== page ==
At a Wednesday press conference announcing an upcoming special legislative session, Gov. C.L. “Butch” Otter praised House Speaker Scott Bedke for working with four members of his caucus who initially opposed the child support legislation to craft additional amendments that addressed their concerns.
But not everyone was at the table for those discussions, and one key player in the Senate is objecting to the process.
Senate Majority Leader Bart Davis, R-Idaho Falls, is on the Uniform Law Commission that wrote the child support legislation in 2008.
“I was provided a copy of suggested additions to (the Uniform Interstate Family Support Act) earlier this week for the first time,” Davis wrote in an e-mail to Idaho Reports. “I was not involved at any time in the crafting or discussion of these proposed amendments. I was not invited to be involved, although I had asked.”
Davis took exception to the changes.
“The proposed language is not acceptable to me,” Davis wrote. “Some of the language is, but there are major portions that are poor public policy, including a mental health exception to paying alimony/maintenance. I am working with others on a thoughtful set of additions to UIFSA. I am confident that we can get a resolution, but we are not there yet.”
Not everyone in the House was involved, either. Rep. Ron Nate, R-Rexburg, was one of the nine committee members who voted to table the legislation. No one had contacted him about the amendments, Nate said, nor had he seen them.
Nate has been a vocal critic of the process through which the federal government has handled uniform child support enforcement legislation.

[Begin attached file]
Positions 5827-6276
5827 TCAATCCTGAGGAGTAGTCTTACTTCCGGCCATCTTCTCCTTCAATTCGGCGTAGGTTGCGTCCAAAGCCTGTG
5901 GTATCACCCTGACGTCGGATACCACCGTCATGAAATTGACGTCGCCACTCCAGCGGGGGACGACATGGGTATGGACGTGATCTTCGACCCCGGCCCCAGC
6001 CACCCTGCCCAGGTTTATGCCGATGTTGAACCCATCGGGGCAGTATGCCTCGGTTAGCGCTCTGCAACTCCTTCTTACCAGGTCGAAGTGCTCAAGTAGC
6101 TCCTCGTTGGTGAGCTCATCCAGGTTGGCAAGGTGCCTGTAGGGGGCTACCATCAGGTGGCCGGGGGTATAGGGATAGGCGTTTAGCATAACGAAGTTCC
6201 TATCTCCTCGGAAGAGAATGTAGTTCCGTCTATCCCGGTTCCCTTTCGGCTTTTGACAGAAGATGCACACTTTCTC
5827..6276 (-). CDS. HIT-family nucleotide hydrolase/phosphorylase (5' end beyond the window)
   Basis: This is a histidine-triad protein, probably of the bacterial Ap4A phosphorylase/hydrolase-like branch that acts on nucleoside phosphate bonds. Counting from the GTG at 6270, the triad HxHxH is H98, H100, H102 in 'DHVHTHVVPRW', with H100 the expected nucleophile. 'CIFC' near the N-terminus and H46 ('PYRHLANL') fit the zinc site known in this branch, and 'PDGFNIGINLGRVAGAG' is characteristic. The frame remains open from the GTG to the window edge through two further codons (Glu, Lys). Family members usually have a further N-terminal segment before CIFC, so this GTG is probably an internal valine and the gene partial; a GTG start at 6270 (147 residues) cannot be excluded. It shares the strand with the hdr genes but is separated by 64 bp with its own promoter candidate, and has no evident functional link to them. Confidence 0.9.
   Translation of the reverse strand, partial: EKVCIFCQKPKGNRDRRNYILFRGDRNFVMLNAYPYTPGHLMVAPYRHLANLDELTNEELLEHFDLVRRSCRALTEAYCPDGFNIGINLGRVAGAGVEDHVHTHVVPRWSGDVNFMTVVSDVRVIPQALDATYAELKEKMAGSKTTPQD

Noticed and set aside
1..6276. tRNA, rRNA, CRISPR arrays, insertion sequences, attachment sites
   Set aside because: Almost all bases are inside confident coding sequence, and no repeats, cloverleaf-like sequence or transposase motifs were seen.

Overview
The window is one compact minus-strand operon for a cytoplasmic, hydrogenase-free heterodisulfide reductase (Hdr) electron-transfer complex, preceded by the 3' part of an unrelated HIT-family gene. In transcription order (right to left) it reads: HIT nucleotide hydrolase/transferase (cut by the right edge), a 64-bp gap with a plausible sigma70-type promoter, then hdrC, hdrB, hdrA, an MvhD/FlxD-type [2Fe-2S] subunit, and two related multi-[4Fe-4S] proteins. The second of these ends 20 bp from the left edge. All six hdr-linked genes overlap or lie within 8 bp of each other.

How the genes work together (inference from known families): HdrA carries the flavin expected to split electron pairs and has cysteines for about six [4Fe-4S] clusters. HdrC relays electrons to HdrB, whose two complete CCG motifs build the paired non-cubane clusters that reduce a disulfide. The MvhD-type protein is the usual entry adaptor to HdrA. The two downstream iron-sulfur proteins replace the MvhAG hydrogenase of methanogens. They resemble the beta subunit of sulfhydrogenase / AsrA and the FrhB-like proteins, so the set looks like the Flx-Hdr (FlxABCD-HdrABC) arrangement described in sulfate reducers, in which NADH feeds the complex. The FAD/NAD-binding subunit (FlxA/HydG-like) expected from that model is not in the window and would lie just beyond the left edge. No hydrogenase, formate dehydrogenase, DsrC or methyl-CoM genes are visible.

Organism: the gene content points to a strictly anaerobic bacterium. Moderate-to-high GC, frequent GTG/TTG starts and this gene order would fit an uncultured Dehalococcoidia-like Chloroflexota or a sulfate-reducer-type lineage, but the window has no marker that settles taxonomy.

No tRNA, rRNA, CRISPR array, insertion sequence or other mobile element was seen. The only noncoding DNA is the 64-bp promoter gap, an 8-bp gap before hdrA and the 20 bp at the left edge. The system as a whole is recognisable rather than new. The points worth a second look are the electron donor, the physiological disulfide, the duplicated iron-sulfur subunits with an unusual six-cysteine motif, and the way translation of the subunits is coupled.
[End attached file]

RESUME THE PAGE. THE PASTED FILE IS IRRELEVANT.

Will he support the bill with the amendments? “It depends on what the language is and what the amendments are,” he said.
Nate isn’t the only one. Sen. Grant Burgoyne, D-Boise and the original sponsor of the bill in the Senate, said in an e-mail to Idaho Reports no one had contacted him, and he hadn’t seen the new legislation.
Senate President Pro Tem Brent Hill, R-Rexburg, said he has been involved and continues to be involved in negotiations. While he doesn’t feel the amendments are necessary, “they don’t seem to do any harm,” he said.
Like Davis, Hill said he anticipates some changes to the amendments.
Hill said while he is comfortable with the original legislation, he had no problem with his House colleagues taking a closer look at the issue.
“If we have colleagues that have concerns, if we can address those concerns without doing harm to the intent of the bill, I’m in favor of that,” Hill said.
Where does this leave the bill? It’s hard to say right now; Since not everyone has seen the new bill, it’s impossible to get a head count. And remember, even if not everyone votes yes (and it almost certainly won’t be unanimous), it may still get enough votes to pass. The governor emphasized his confidence that the amended legislation has enough support.
But if the Senate makes changes to those amendments, it could jeopardize the House Republican support that was in question in the first place.